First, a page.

Having developed a slew of first-person shooters for the Nintendo DS, famed developer Renegade Kid are making their eShop debut with the release of Mutant Mudds. Originally designed as a third-person shooter, the game never found a publisher, and failed to gather enough support to see a release as a DSiWare title. Thankfully, it was remade as a simple 2D platformer, and it has finally seen a release. While some may think that describing Mutant Mudds as simple would sound condescending, it only serves to remind us of its, well, simplicity. This game doesn’t break barriers, redefine gaming, or innovate in any sense of the word. The only reason you need to play it is that it’s a damn good game.
While Mutant Mudds can easily be described as “retro”, it doesn’t only apply to its visuals, but to the package as a whole. Unlike other recent 2D indie platformers, it doesn’t simply look retro, it plays, sounds, and feels retro. The game follows a young boy named Max as he tries to save the world from the invading mud creatures, armed with nothing but a jet pack and a water cannon. As basic as its premise, the levels will have you doing the same thing: you enter a level, collect (up to) 100 diamonds, avoid pitfalls, blast baddies, and reach an end goal. It might sound repetitive, but similar to the NES Mario games, the level design is top-notch, and you won’t find yourself getting bored.
While the game certainly doesn’t change up the formula, it works because the platforming is as tight and satisfying as ever, and the game offers up a level of difficulty that hasn’t been seen since the 8-bit days. Mutant Mudds plays like your standard platformer/shooter, with shooting and jumping tied to two different buttons. However, pressing the jump button in mid air allows you to hover in the air for a few precious moments. It’s here where the platforming derives its difficulty, as most of the levels consist of jumps and obstacles that must be navigated with pixel-perfect precision. There are no unavoidable enemies or blind jumps. The game gives you all the tools needed to navigate each level, but it requires a high level of gaming skill on your part. If (and when) you die, it will be because of your recklessness. This is where the “retro” aspect truly shines. Mutant Mudds doesn’t rely on a flashy presentation or gameplay gimmicks, but delivers a solid outing with platforming in its purest form.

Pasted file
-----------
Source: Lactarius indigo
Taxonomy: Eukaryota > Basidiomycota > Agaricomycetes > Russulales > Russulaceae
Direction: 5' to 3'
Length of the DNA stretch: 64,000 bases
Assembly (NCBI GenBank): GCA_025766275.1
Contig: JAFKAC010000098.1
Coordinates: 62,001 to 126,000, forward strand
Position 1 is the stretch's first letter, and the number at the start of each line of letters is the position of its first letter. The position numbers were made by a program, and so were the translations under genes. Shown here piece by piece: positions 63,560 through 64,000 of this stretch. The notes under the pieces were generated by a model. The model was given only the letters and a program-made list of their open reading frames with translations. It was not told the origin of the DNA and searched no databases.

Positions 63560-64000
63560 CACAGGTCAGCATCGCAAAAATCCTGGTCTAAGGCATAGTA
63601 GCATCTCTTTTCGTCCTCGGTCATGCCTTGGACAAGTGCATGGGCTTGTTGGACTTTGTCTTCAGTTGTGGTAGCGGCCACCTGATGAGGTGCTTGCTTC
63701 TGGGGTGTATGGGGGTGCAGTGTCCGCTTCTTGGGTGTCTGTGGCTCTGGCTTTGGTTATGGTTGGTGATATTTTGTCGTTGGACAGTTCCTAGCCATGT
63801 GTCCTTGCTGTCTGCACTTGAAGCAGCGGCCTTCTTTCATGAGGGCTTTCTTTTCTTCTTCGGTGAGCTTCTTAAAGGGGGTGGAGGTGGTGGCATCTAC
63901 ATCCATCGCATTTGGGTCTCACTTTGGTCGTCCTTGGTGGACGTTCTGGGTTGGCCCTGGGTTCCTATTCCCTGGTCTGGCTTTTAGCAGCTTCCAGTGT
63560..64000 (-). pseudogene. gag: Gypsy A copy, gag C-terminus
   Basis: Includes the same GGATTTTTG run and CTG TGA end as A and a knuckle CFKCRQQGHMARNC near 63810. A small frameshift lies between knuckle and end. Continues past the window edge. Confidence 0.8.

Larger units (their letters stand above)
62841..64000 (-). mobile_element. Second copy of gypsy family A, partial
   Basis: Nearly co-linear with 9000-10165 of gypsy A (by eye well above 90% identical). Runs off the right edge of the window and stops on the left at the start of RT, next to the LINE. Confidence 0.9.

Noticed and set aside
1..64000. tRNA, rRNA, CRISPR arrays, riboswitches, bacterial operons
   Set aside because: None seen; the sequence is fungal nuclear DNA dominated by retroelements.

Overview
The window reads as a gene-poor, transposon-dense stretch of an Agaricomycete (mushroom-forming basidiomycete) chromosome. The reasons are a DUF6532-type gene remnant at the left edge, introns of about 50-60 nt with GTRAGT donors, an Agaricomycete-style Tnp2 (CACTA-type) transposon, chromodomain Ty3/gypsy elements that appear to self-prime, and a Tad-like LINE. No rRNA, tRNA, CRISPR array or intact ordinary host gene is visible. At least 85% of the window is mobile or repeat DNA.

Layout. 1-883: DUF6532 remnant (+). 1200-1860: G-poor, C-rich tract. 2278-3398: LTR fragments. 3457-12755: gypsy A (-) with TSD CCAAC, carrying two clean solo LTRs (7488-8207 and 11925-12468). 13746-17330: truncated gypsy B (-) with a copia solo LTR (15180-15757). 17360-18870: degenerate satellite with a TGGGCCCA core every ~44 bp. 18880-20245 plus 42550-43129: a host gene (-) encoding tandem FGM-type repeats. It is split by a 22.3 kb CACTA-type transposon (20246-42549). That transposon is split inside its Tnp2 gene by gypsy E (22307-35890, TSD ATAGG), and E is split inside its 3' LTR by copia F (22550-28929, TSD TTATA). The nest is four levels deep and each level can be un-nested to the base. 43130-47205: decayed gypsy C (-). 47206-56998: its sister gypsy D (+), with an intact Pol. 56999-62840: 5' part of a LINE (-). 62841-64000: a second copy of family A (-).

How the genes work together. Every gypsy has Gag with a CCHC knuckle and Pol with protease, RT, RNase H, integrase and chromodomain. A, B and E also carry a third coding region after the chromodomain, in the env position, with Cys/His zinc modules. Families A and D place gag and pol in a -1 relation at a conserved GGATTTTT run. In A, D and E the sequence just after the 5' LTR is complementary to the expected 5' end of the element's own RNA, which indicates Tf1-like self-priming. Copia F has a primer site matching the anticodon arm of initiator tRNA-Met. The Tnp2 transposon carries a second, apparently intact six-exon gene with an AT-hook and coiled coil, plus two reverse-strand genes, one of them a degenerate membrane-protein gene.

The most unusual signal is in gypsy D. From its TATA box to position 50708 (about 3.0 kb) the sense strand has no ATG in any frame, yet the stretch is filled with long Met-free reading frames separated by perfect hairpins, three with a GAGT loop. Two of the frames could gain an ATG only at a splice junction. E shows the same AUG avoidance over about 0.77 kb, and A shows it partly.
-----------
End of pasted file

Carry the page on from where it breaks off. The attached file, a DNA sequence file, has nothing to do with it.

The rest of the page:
The one thing that Mutant Mudds handles differently is its level layout. While it is strictly 2D, by using special jump pads, Max can launch himself into or towards the screen. By spreading a level between the fore, middle, and backgrounds, the game is able to fit in more action without resorting to lengthy level scrolling. While this sort of layout might sound confusing, with the 3D turned on, you’ll easily be able to determine what plane an object resides in. The art style complements the 3D mode nicely; the mix of 8-bit and 16-bit is easy on the eyes. Unlike other titles on the 3DS, you won’t mind keeping the 3D on the whole way through.
While the game is a bit on the short side with only 20 levels, each of the main stages has a secret door that you usually cannot access without unlocking jet pack and water cannon upgrades, which is what the diamonds are used for. The secret levels are inspired by the green and red color schemes of the Game Boy and Virtual Boy respectively. While older gamers might cringe at the sound of Gunpei Yokoi’s failed project, it’s a fitting homage to a system that was monumental to the development of the Nintendo 3DS. The chiptune soundtrack also pulls you back to yesteryear, with a handful of catchy tunes that are only slightly hampered by their similarity.
Regardless of its short adventure, Mutant Mudds is a game that truly deserves your attention. Not only does it offer up a slice of pure, unadulterated platforming, it stands out as one of the handful of titles that legitimizes Nintendo’s newest digital storefront.
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